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Reflections on Trusting Trust & AI

The goal of the post is to highlight the necessity for mechanistic interpretability from an information security perspective:


In 1984, Ken Thompson authored a seminal paper on information security, Reflection on Trusting Trust, in which he popularized the idea of digital Trojan horses [1]. In his three-page article, Thompson demonstrated a technique for injecting an undetectable backdoor into a compiler, posing a threat to the integrity of the entire computer infrastructure. He summarized the moral lesson of his attack in the following words:

You can’t trust code that you did not totally create yourself

This attack can be broken down into three simple steps:

  1. It is possible to insert a backdoor into software by modifying the source code. For example, one could modify the code responsible for the operating system login screen. Once the compiled OS is deployed, an attacker will be able to bypass the login screen and gain admin access.
  2. An attacker could modify a compiler so that it inspects the input source code. If the source code is part of the OS login, the compiler will inject the backdoor from step one. [As a result, the malicious code would not appear on the operating system, but anyone who has access to the compiler’s source will be able to detect the backdoor.]
  3. Moreover, an attacker could modify a compiler so that it inspects the input source code in a different manner. If the source code is of a compiler, the malicious compiler will inject the backdoor from step two into it. This adds a self-replication mechanism to the backdoor that will propagate itself to all compilers and software thereafter.

Considering that every component of your system was once compiled, and that the original compiler is long forgotten, the backdoor will be undetectable in any source code available to you. The backdoor will however, remain in the machine’s assembly instructions and anyone with the tools and skills of software reverse-engineering will be able to locate the backdoor and eliminate it from the system. (see notes section below)

AI risk

Researchers in the field of artificial intelligence are often unable to agree on the following critical point: Deep Neural Networks execute code. Although neural networks can be described solely with architecture and floating point matrices, they could also be described algorithmically. Any digital software can be described in terms of bits or electrons moving, however these are only ways to implement some high-level functionality. This distinction was formulated beautifully by David Marr and Pogio as part of “the three levels of analysis” [2], and was demonstrated multiple times in the computer-science community: the turing completeness of the Conway’s game of life is an example of a simple system that can compute any algorithm, but could also be described solely in terms of simple rules for updating cells [3]. Similarly, a known example from the information-security domain, movfuscator is a tool that converts any software into repeated use of a single type of instruction: MOV [4]. Using the MOV instruction, the author managed to implement all the functionality needed for it to be a turing-complete system. It is obvious that the original algorithm has not changed, only its implementation. In neural networks, matrix multiplications and non-linearity operations are used to implement some functionality that may extend beyond the statistical properties of the data.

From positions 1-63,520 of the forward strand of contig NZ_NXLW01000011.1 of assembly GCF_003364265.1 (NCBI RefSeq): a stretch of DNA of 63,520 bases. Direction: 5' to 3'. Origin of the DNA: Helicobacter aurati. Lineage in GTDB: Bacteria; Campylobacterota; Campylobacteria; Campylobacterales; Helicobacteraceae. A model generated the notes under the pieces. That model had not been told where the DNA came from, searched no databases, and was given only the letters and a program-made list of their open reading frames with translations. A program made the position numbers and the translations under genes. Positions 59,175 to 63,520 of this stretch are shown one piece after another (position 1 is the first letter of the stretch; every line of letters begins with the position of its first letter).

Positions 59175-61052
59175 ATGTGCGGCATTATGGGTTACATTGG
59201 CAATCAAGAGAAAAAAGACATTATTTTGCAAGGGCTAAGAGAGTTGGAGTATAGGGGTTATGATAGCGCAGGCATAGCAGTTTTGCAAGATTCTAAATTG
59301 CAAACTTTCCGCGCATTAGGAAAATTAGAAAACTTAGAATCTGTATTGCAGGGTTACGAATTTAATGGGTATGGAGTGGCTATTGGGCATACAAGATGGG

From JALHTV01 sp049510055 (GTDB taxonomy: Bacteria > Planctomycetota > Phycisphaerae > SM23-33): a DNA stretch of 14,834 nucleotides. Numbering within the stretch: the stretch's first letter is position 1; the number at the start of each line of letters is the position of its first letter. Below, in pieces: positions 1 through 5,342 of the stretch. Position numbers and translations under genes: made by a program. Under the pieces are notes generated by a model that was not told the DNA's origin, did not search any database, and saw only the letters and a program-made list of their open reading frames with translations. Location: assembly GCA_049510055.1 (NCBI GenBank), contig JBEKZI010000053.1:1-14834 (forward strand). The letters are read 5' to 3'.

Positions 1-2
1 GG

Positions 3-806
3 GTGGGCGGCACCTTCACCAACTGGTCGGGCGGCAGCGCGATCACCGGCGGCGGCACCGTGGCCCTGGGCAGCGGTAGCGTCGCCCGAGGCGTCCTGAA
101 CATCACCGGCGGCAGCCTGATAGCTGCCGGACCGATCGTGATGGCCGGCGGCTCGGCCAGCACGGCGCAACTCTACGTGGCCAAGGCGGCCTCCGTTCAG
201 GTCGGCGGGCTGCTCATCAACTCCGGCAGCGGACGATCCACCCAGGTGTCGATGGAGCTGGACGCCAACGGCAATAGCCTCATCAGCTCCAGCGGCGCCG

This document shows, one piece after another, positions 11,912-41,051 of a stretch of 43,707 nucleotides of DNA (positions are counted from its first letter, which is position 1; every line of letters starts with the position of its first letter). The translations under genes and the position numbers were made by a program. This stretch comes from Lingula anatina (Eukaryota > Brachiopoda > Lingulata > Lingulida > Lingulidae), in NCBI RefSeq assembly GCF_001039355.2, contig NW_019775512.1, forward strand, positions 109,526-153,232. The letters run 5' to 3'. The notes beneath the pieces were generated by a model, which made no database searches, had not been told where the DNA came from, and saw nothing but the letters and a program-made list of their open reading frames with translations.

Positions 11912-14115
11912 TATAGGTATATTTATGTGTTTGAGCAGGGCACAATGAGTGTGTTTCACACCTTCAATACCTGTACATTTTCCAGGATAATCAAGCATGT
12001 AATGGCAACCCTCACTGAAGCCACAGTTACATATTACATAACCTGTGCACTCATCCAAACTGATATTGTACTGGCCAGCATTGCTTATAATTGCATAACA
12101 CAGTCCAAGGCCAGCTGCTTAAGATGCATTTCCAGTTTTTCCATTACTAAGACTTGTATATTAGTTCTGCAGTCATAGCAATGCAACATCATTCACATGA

This paper suggests that we cannot trust code we didn’t create ourself. When we optimize neural-networks we face the same problem. The weights of the network implement some functionality which we have very limited control over. Since neural-networks are universal approximators we could modify the weights to implement any function we want, including a backdoor. In the context of neural networks, a backdoor could be the implementation of selective processing for specially crafted inputs. Or Zamir wrote a paper exactly on that: Planting Undetectable Backdoors in Machine Learning Models [5].


This suggests that as long as we are unable to fully reverse-engineer and steer the functionality of neural networks, an inherent risk will exist. Even if we manage to solve the alignment problem and make AI human-friendly, attackers that gains write-access to the weights will be able to implant their backdoors.


  • The backdoored compiler could inject itself into a disassembler, or any of the tools that are used by the defender. For the foreseeable future, any advanced general-purpose AI system (AGI) will not be able to employ an analogous attack that hides its weights from a defender, nevertheless, it should be considered!


[1] Thompson, K., 1984. Reflections on trusting trust. Communications of the ACM, 27(8), pp.761-763.

[2] Marr, D. and Poggio, T., 1976. From understanding computation to understanding neural circuitry.

[3] Wolfram Stephen - Computing a theory of all knowledge. TED lecture

[4] Domas Christopher - The MoVfuscator. Derbycon 2015

[5] Goldwasser, S., Kim, M.P., Vaikuntanathan, V. and Zamir, O., 2022. Planting undetectable backdoors in machine learning models. arXiv preprint arXiv:2204.06974.



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1 comment, sorted by Click to highlight new comments since: Today at 8:26 AM

You can’t trust code that you did not totally create yourself.

With AGI on the table, at some point there is a question of veracity of your own memory, and of everyone else's memory.